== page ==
The Importance of Drinking Water

Everyone knows the importance of drinking water, but a recent survey found that nearly 80 percent of Americans are chronically dehydrated. Are you getting enough water during the day? 

We hear the advice so often about how we all need to drink more, that it’s tempting to think the importance of proper hydration is overblown.

It’s not.

Every organ in your body relies on water to function. Losing just a pound or two of body weight to dehydration (which is much easier than you think,) leads to diminished cognitive ability, memory, reaction time, learning ability, and athletic performance. Dehydration can also cause headaches, fatigue, and mood disturbance.

So, why is it so hard to drink enough water? Hydration can be difficult because we are always working from a deficit. Digestion, respiration and just about every other bodily process taps into your stores of water. Your personal hydration tank will never actually be full. It’s like trying to fill a canteen with a leak in it. 

To make your hydration obligation just a little easier, we have created a series of H2O Facts. Let the Drinking Games begin!

Fact: No universally agreed-upon quantity of water that must be consumed daily. 

The advice to drink eight glasses a day has no basis in science. The National Academies of Sciences, Engineering, and Medicine recommend about 15.5 cups (3.7 liters) of fluids for men and 11.5 cups (2.7 liters) of fluids a day for women. The advice from the American College of Sports Medicine is the best. They claim that there is so much variability in individual sweat rates and electrolyte loss, that everyone needs their own personal hydration plan. They recommend weighing yourself before and after exercise to determine if you are a super-sweater or not. (We are pretty sure your friends have let you know by now.) 

Fact: Water isn’t your only option for hydration. 

Plain water is often the best choice, since it contains zero calories or chemicals, but not always. A British study found that several different libations were just as good as water at replenishing your fluids, and some beverages, such as milk or sports drinks, are more effective for rehydration because of their mineral content. In fact, too much unembellished water can be dangerous. When you sweat, you lose minerals and electrolytes in your perspiration (mostly sodium, but also magnesium, potassium, chloride, and calcium). If you rehydrate with only plain water without replacing these nutrients, you can experience a dangerous sodium imbalance called hyponatremia which can lead to vomiting, muscle weakness, and even seizures and death.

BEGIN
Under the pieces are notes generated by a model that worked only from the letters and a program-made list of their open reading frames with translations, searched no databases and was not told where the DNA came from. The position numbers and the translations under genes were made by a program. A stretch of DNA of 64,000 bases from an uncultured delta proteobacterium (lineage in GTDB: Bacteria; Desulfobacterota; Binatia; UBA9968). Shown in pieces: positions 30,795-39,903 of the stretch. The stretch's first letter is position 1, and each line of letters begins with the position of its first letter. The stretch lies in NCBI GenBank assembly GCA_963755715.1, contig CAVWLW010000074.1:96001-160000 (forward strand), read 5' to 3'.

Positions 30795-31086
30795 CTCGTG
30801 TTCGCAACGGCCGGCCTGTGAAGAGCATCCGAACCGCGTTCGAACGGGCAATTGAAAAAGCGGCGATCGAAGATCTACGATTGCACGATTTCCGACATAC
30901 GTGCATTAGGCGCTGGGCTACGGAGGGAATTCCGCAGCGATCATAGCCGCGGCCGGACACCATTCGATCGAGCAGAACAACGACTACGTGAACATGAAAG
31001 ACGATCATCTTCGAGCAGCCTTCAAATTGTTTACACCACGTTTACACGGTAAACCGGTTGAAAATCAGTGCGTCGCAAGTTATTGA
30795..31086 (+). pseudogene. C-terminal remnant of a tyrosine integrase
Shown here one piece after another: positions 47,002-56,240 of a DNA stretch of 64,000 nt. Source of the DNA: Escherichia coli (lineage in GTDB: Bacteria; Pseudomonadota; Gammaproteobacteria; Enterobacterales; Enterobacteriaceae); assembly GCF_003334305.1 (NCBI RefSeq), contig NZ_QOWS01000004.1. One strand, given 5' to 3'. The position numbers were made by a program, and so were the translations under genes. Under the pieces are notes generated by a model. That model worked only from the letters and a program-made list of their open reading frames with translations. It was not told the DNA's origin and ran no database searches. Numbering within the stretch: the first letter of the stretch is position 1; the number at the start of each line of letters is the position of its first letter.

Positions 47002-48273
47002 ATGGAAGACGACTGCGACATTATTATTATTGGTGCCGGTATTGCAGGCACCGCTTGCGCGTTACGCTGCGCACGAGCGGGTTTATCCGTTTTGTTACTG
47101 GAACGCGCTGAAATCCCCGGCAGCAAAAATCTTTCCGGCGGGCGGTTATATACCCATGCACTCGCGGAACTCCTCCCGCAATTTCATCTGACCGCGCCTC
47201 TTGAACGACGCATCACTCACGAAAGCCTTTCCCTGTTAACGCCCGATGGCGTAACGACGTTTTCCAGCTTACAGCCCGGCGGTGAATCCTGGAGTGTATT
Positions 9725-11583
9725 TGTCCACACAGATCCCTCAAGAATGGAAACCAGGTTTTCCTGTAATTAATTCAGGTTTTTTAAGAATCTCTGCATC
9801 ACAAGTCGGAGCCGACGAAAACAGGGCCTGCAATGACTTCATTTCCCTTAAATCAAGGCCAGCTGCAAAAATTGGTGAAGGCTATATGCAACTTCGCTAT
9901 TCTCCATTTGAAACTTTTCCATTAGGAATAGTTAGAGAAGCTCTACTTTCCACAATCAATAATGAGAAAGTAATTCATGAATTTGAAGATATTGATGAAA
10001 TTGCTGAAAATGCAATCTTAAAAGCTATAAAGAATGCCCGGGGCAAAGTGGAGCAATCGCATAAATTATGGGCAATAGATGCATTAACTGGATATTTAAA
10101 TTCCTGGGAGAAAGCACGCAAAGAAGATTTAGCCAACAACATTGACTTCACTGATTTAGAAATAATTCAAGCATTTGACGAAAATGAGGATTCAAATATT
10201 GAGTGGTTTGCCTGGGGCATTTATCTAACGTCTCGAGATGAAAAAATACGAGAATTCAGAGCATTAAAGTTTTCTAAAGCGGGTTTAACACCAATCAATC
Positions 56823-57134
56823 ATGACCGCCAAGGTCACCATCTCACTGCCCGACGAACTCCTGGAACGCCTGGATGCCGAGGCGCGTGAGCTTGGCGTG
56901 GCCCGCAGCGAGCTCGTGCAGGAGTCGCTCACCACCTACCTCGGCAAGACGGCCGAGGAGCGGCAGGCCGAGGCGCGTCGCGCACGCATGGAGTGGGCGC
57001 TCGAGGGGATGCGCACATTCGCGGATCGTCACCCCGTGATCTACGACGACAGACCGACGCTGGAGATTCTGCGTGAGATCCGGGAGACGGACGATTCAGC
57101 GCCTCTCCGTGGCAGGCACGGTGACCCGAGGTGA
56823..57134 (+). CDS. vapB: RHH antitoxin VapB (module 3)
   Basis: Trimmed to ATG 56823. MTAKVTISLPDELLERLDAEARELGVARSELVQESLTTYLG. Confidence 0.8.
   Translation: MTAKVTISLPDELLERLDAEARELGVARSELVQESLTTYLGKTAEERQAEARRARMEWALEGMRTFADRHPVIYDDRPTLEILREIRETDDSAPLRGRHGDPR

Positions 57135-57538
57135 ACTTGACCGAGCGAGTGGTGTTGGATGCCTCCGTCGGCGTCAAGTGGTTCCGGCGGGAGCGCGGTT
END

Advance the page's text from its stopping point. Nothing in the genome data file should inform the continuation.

Fact: Coffee and tea will hydrate you. 

It has long been thought that caffeinated beverages will draw water out of you, but a recent study showed that fluid loss is nominal compared to the amount of fluid you consume from these beverages. That being said, if you become dehydrated from excessive exercise, coffee and tea are not the best choices for rehydration. But drinking them daily does not mean you need extra water to offset them.   

Fact: You cannot rely on thirst as an indicator of your current hydration level. 

Studies show that your thirst mechanism lags far behind your hydration levels. In other words, by the time you feel like cracking a bottle of water, you may already be diminished from fluid loss. A recent study on runners found that they were unable to accurately estimate their fluid loss, leading experts to recommend that athletes follow a predetermined hydration regimen, such as drinking eight to 12 ounces every 30 minutes regardless of thirst.

MIKE CARLSON

MIKE CARLSON

Medical Science/Health Writer and Editor - http://bit.ly/3anof4K

Mike Carlson is a freelance health and fitness writer and a lifelong Southern Californian. He graduated from Loyola Marymount University in Los Angeles what feels like a long time ago, and has been a full-time editor for Los Angeles Magazine, Men’s Fitness, and the UFC, as well as a copy writer for various nutritional supplement companies. As a health reporter, he’s crafted features for the American Optometric Association, Stanford Health Care, the National Hemophilia Foundation and USA Today. Mike spends most of his free time applying sunscreen, but between slatherings he coaches soccer, competes in various endurance races and loves to explore the culinary and outdoor majesty of his home state. Current obsessions include the Los Angeles Dodgers, kombucha and distilling bourbon at home. He lives in Los Angeles with his wife, two children, and a bulldog named Frankie.